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Copyright Issues with a Foul-Mouthed Teddy Bear

Wednesday, 10 September 2014

The proliferation of YouTube stars and home movie producers has created some interesting issues for intellectual property lawyers.

According to a lawsuit filed in the US District Court in Los Angeles, Seth MacFarlane, Universal Pictures and Media Rights Capital are being sued for alleged copyright infringement in relation to their hit comedy ‘Ted’ which starred a vulgar, talking teddy bear. The movie successfully grossed $550m worldwide.

The plaintiff, Bengal Mangle Productions, created a screenplay and a corresponding web series featuring a vulgar teddy bear named Charlie. ‘Acting School Academy’, as a web series, received over 1.2m views between July 2009 and June 2012.

Charlie the Abusive Teddy Bear, as the spin-off to the original web series, Acting School Academy, was exhibited on Youtube, IMDB, and Blip.tv, and continues to be exhibited online.

How Similar is Too Similar?

The suit alleges that both Charlie and Ted have similar physical attributes, both being brown toy (albeit living) teddy bears, as well as displaying remarkably similar personality traits.

Both Charlie and Ted have penchants for drinking alcohol and smoking, as well as in engaging prostitutes for their services. In general, both characters maintain a vulgar and humorous disposition, whilst spending large amounts of time on the sofa, cigarette and/or beer in hand. Further, both bears maintain an active online presence insofar as Twitter is used to express the bears’ similar respective opinions.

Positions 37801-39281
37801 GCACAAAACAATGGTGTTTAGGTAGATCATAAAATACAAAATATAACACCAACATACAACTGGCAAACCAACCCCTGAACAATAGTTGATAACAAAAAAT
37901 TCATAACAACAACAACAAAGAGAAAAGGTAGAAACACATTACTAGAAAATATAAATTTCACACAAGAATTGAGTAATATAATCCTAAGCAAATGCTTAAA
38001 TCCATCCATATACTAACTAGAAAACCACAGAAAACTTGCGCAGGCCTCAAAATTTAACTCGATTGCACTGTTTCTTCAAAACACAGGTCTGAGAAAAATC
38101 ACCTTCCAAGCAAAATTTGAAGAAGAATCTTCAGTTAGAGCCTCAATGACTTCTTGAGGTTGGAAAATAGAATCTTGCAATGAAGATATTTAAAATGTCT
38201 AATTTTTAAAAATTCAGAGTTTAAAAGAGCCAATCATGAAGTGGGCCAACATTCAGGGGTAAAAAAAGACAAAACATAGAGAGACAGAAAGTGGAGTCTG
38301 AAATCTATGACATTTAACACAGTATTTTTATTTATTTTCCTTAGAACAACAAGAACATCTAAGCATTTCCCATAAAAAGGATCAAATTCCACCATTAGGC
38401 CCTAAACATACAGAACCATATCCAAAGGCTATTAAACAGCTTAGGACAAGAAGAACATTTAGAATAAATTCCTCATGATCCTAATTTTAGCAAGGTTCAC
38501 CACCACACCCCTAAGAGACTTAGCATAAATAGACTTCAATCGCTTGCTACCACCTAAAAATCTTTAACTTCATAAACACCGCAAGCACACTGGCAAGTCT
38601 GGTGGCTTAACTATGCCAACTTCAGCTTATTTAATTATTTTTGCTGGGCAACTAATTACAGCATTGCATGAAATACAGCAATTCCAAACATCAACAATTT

In addition, the suit also alleges that entire scenes in 2012’s Ted had been directly copied from the webseries starring Charlie, with both bears making use of a “washed-up” child star persona. Scenes, for example, where Charlie describes what he wants to do with a prostitute are presented as originals of scenes, for example, where Ted shows a woman all the lewd acts he wants to perform with her.

The plaintiff claims the defendant’s character, Ted, is substantially similar to Charlie and that the film Ted constitutes unauthorised copying, reproduction, distribution, creation of a derivative work, and/or public display of Charlie. The suit seeks unspecified damages.

Consequences of Copyright Infringement

If the defendants are found to have infringed on the plaintiff’s copyright the implications could be widespread.

The fact that Charlie only stars in a web only format, and that the spin-off show in which he stars only gained a fraction of the views of the original in which he merely featured, makes clear that judgment for the plaintiff would set a new precedent in this type of case.

Various internet-only shows – with only modest viewership – would require further attention from media companies’ intellectual property lawyers, so as to avert expensive suits post the (prospective) hit film.

MacFarlane, Universal Pictures and Media Rights Capital made no comment on the lawsuit.

For specialist advice on intellectual property litigation contact Peter Gourri today by email PGourri@rollingsons.co.uk or telephone 0207 611 4848.

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